We could argue either way, but the important fact is that they BELIEVED it to be so. A delusion is just as good a motivator as fact, and it brought then to the same end.


Rembrethil
Tol Eressea


Aug 14 2013, 7:36pm

Post #18 of 100 (408 views)
Shortcut
Dysfunctional relationships [In reply to] Can't Post

There seem to be a lot of weird relationship dynamics in Tolkien. Melian and Thingol, Turin and Nienor/Niniel, Earendil and Elwing, The Mariner and his wife (from UT?), even Galadriel and Celeborn.

I think that the closest parallel to Earendil and Elwing, would be Melian and Thingol. It is not given out, what exactly attracted her to him, but it is said that Melian could see that he had a "high doom" before him. He would be great and achieve feats of strength and valor. Now perhaps she knew that she was wedding a "Hero", if you will, and knew that he would do dangerous things, only she accepted the risk.

Elwing also was marrying a man, who seems to be painted as "fated" from the first. He had two driving desires, to find Tuor and Idril, also to go to Valinor and present their plight to the Valar. Did these come for himself or otherwise? In any case, I hardly think of him as "another guy", he must have been exceptional in one way or another, Elwing choosing to suffer the separation and anxiety inherent with the relationship.

They had love, inexplicable as Thingol and Melian did(Maybe GLadriel and Celeborn could parallel this too?), and the "love conquers all" attitude seems to be a fixture of ME.


noWizardme
Tol Eressea


Aug 14 2013, 7:49pm

Post #19 of 100 (391 views)
Shortcut
Or, maybe "functional but unconventional"? [In reply to] Can't Post

Not all couples are all inseparable Beren-and-Luthien, come to think of it. One travels, the other doesn't , but they're happy together (and apart)? Not unheard of - perhaps I've been too harsh?

"Dysfunctional" to me suggests someone's getting hurt.

Disclaimers: The words of noWizardme may stand on their heads! I'm often wrong about things, and its fun to be taught more....

"nowimë I am in the West, Furincurunir to the Dwarves (or at least, to their best friend) and by other names in other lands. Mostly they just say 'Oh no it's him - look busy!' "
Or "Hold off! unhand me, grey-beard loon!"


Rembrethil
Tol Eressea


Aug 14 2013, 7:51pm

Post #20 of 100 (407 views)
Shortcut
On fate, with special attention to the actions of Valar. [In reply to] Can't Post

Now we can discuss the fate of men and elves all we like, it all follows some plan, but I would like to add that in these discussions, need to see that the Valar are also bound by the fate of the world, as he elves are.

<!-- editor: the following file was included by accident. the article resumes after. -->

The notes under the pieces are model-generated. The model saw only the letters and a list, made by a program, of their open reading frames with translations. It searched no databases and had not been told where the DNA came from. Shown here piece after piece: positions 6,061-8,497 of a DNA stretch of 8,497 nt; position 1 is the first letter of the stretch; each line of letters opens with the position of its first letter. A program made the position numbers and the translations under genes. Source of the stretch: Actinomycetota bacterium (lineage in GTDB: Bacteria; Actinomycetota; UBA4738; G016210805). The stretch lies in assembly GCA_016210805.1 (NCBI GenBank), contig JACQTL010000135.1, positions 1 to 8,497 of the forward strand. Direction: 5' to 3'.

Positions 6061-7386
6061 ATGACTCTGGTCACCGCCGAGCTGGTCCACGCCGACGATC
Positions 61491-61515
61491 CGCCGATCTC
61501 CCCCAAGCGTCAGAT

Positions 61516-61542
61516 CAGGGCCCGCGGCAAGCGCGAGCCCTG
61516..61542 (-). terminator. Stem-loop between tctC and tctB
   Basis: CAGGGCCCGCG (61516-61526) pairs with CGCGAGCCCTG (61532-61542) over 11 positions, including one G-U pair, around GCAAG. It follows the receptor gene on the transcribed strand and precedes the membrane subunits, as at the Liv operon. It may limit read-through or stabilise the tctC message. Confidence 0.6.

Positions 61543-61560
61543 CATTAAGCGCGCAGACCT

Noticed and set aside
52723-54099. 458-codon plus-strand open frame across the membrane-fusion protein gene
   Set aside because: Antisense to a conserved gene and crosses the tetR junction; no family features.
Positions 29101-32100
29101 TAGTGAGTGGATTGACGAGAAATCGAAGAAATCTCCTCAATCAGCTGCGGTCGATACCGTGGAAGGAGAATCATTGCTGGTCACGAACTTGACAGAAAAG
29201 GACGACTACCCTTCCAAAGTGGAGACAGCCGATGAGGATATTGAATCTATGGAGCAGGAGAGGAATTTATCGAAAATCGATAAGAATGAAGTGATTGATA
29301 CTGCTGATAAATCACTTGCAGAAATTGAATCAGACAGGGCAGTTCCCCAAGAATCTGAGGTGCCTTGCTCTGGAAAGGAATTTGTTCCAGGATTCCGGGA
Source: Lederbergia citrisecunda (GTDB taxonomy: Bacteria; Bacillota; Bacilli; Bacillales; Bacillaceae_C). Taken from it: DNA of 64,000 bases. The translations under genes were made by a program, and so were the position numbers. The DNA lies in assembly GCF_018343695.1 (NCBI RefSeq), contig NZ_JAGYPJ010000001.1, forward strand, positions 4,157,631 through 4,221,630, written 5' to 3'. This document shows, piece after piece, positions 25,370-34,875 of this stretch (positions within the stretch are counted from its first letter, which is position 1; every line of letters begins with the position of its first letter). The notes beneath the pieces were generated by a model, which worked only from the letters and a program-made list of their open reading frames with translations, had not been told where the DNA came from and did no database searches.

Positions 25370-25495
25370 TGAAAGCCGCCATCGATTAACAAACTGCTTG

In this chapter we also have the intervention of the Valar on several levels.

Ulmo has been meddling since the summons of Valar to Valinor. He has helped them to and from Valinor. He has personally aided, Turin, Tuor, Turgon, and now Elwing. It would seem that he could have been much more active in his aid. So why not? In all of our discussion of fate, we have touched upon the Great Fate, the things that MUST happen, being bound by this fate, Ulmo cannot expressly interfere in the fight against Morgoth, as he is yet a part of the Great Fate/Theme. He can nudge and embellish, but he cannot alter(Contrast the Greek gods with relative carte blanche in their freedoms). His aid in this chapter must be part of the Fate of the World, and it must be "meant to be", that the Silmaril escapes the SoF and that Elwing comes to Earendil. Thus the Silmaril lights the way to Valinor.

OK, am I the ONLY one who wonders WHY Earendil did not try to use the Silmaril to light the way to Valinor? Now that he has it, he thinks" Hmmm.. Maybe I should wear this now that we are alone at sea!"

WHAT!!


Rembrethil
Tol Eressea


Aug 14 2013, 8:07pm

Post #21 of 100 (397 views)
Shortcut
Too true. [In reply to] Can't Post

It seems to be another instance of "True love" winning out. It is the quintessential Eucotastrophe in Tolkien, if we must quantify it.


Rembrethil
Tol Eressea


Aug 14 2013, 8:27pm

Post #22 of 100 (553 views)
Shortcut
Observation of the War of Wrath [In reply to] Can't Post

Morgoth seems pretty smug in this chapter. He sees the star of Earendil, and his spies bring the news, they've been pretty effective so far, of the hope of the Eldar and men, (perhaps even of Earendil's voyage?), and he sits there? Pretty selfish and dumb, but, it has been postulate elsewhere, that Evil cannot comprehend good so he has a handicap here.